Magazines Canada Highlights Women in Publishing

Magazines Canada is proud to feature Melony Ward Director of Business Enterprise/Publisher for Canada’s National History Society and President, Board of Directors for National Media Awards Foundation. Melony Ward joined Canada’s National History Society in 2014. She is an award-winning leader in the cultural and not-for-profit media sectors. At the society, Melony is responsible for multi-platform media programs, as well as special projects. Her areas of expertise are media strategy, marketing, partnership development, government relations, audience engagement, revenue generation and project management. She is an enthusiastic cultural advocate, and is inspired by the power of art, writing, and history to help us understand our contemporary lives. She holds an MA in philosophy from the University of Toronto.

What ignited your passion for the publishing industry?
Definitely the people, whether they are writers, designers, editors, audience development experts, digital pros or sales. Every department is a creative one. I remember walking into my first Magazines Canada conference when I was still a student, with my own indie magazine. It was a thrill to meet people who knew how to make things. So many people I have met have been generous and collegial. They have shared their expertise, best practices, and trade secrets.

What do you love most about the not-for-profit media sector?
It’s all the great people from the publishing world, with the additional layer that we are focused on mission. I’m constantly learning about subjects I find fascinating: visual art, design, architecture, history. I spend a lot of my time these days working on educational publications, which gives our organization, Canada’s History Society, the opportunity to work with partners like the National Centre for Truth and Reconciliation and the Ontario Black History Society. We’re collaborating now on a kids’ publication about Chinese Canadian history, and the stories are incredible. It is rewarding to know that we will be able to share those stories with hundreds of thousands of people.

What advice would you give to up-and-coming young women in the publishing industry?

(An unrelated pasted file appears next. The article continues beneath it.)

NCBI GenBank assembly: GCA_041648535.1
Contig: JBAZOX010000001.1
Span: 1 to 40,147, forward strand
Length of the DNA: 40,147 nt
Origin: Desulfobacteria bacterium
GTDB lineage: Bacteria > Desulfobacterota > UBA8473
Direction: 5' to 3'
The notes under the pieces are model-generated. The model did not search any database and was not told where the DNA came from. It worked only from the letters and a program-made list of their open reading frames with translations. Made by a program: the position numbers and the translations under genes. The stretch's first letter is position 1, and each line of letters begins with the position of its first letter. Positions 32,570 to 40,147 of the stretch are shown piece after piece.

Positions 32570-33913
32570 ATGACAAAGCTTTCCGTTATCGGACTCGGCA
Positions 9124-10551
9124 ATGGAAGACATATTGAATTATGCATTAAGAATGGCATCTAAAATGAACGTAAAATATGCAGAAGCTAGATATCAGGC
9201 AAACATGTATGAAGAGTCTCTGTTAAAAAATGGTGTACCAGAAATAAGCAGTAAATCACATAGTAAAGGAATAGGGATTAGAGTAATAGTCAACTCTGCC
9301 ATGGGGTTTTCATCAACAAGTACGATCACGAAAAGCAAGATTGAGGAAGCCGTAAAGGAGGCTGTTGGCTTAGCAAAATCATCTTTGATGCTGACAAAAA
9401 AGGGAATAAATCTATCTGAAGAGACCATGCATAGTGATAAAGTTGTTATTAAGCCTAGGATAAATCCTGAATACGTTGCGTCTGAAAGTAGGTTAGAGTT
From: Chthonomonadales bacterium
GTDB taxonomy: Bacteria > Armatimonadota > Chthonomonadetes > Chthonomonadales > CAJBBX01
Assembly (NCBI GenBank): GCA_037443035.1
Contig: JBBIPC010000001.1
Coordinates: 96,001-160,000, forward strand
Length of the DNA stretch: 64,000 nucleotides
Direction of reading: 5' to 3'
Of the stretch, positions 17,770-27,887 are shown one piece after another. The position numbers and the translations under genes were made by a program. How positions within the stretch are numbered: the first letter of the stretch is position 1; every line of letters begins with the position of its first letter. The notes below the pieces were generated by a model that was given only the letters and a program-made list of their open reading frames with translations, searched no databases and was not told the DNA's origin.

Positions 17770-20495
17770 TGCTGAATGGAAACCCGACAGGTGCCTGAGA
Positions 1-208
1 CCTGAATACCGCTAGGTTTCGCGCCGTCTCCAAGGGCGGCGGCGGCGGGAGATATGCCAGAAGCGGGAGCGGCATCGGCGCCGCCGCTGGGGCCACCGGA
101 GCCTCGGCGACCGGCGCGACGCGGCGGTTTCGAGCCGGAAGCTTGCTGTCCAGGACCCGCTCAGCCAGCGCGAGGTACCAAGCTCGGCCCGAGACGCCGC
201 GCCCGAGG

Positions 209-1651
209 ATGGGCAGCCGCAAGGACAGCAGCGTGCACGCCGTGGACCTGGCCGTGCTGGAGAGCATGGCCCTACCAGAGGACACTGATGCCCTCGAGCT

My advice would be to make time to meet other people in our industry, and adjacent industries. Absolutely nothing can replace conversation and staying curious.

Over the last couple of years, with COVID viruses circulating, I have been meeting up occasionally with industry colleagues for picnics in the park. It has been great way to get a fresh perspective. Whether you are meeting at a picnic table, going to a fundraising lunch and learn, a feminist wikithon, or an awards event, there are people to meet and learn from.

Our industry has experienced constant change since I got into it, and I think curiosity helps us to think through challenges more adeptly. Eight years ago, I went to an afternoon event for the University of Toronto engineering faculty and heard a leading computer science professor talking about neural networks and artificial intelligence. It was very technical and way over my head, but I got a glimpse of the shifts that are now playing out in AI. There are more formal programs for creating relationships too. I’m on the board of the National Media Arts Foundation, and our BIPOC mentorship program has been excellent in connecting people.

Finally, I recommend learning more about other departments in your organization. We do our best work when we are collaborating. Editors can learn from circulators, marketers can learn from writers, business development can learn from production.

If you could change one major aspect about the publishing industry with a snap of your finger, what would it be?
I’m going to have to list a few: 1) more diversity in senior positions; 2) contracts that provide a fair balance between publisher legal protection and a freelancer’s right to earn a living; 3) simplified and timely payment to freelancers 4) a customer-relationship system that covers every fundraising and subscriber care requirement and 5) a way to fund all the nominees to come to the National Magazine Awards! (Thank you to the women’s social media group that provided input for the answer to this question.)

In your own words how do you feel women impact the publishing industry?
I work mostly in not-for-profit, where women are the majority of the workforce. Compared to the for-profit sector, there are more women in leadership positions. But a study from the US noted that women of color with the highest levels of education are the most likely to be in administrative roles and the least likely to hold senior leadership positions. We have the same issues in Canada, which is why I was very pleased for the NMAF to launch the BIPOC mentorship program. The intention is to provide professional development support for people from racialized communities so that they can advance in their careers, towards leadership positions.